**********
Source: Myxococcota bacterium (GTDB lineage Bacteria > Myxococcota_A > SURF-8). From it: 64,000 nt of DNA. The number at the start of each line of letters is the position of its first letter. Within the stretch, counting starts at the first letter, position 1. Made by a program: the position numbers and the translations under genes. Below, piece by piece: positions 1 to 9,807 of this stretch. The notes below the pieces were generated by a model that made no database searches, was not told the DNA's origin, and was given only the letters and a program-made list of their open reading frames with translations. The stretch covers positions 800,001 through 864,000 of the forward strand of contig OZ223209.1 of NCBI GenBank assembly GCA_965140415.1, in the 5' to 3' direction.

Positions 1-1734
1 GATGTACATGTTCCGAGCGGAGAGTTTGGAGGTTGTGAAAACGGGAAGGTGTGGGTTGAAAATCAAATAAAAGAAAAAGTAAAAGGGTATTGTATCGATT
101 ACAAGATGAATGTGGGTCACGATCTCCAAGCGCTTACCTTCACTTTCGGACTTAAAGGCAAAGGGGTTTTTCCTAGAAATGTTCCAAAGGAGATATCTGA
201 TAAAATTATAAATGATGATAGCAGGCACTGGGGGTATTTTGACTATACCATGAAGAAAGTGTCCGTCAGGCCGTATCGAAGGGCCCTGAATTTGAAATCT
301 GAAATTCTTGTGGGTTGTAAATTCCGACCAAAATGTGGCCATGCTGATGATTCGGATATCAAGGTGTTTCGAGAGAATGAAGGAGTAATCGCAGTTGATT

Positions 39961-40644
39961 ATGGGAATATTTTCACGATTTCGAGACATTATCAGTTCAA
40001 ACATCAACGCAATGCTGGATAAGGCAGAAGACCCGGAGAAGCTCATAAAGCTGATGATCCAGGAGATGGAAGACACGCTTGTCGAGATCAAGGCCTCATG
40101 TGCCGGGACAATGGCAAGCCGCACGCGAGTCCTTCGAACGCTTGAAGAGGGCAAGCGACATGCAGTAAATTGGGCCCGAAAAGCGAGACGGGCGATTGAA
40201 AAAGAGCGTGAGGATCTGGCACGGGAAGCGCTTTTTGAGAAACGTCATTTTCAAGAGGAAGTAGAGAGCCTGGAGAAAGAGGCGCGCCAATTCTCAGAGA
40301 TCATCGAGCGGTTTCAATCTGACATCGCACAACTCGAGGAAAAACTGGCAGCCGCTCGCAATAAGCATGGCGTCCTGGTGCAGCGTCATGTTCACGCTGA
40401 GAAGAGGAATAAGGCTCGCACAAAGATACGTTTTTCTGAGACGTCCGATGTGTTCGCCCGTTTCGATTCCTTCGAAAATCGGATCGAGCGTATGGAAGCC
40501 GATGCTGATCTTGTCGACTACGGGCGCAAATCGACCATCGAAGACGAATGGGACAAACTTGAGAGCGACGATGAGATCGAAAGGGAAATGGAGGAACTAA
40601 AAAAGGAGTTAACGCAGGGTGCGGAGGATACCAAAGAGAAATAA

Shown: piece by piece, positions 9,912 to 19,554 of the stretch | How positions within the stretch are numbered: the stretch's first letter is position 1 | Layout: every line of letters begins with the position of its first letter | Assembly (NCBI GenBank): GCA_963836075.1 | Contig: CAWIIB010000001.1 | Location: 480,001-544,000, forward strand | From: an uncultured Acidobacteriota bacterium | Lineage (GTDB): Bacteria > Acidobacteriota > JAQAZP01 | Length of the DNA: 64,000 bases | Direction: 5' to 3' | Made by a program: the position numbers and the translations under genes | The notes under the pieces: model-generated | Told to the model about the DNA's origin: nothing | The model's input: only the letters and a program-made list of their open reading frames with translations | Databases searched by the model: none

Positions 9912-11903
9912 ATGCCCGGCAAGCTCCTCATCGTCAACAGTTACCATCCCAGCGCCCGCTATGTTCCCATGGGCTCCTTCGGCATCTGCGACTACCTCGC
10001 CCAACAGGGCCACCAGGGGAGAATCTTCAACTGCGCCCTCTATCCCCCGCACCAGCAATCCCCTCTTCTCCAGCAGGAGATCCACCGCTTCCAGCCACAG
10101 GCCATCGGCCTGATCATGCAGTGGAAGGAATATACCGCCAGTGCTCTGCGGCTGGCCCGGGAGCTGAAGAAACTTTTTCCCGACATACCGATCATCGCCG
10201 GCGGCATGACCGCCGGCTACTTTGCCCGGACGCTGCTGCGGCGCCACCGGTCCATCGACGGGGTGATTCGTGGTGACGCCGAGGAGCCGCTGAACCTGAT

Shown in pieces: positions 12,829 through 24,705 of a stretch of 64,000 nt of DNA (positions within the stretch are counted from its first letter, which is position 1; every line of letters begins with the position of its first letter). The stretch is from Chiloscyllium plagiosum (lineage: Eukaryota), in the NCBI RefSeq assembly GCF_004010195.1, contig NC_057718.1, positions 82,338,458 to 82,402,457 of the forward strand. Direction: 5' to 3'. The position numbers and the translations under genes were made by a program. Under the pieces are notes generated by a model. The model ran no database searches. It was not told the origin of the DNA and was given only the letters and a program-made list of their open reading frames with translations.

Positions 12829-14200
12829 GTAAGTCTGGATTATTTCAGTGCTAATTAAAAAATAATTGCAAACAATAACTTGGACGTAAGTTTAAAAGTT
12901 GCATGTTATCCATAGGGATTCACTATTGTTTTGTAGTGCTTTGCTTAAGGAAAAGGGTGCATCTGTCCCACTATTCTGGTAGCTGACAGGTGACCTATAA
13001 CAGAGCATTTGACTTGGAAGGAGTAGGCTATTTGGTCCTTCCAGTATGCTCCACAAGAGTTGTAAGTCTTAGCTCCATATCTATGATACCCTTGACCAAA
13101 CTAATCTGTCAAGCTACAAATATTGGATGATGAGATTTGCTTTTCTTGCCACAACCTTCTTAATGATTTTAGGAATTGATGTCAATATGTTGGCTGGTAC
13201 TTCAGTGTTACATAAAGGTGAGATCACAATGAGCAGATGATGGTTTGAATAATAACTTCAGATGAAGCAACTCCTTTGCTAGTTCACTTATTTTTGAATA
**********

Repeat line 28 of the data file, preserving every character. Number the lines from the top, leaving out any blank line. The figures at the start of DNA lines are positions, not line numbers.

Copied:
13201 TTCAGTGTTACATAAAGGTGAGATCACAATGAGCAGATGATGGTTTGAATAATAACTTCAGATGAAGCAACTCCTTTGCTAGTTCACTTATTTTTGAATA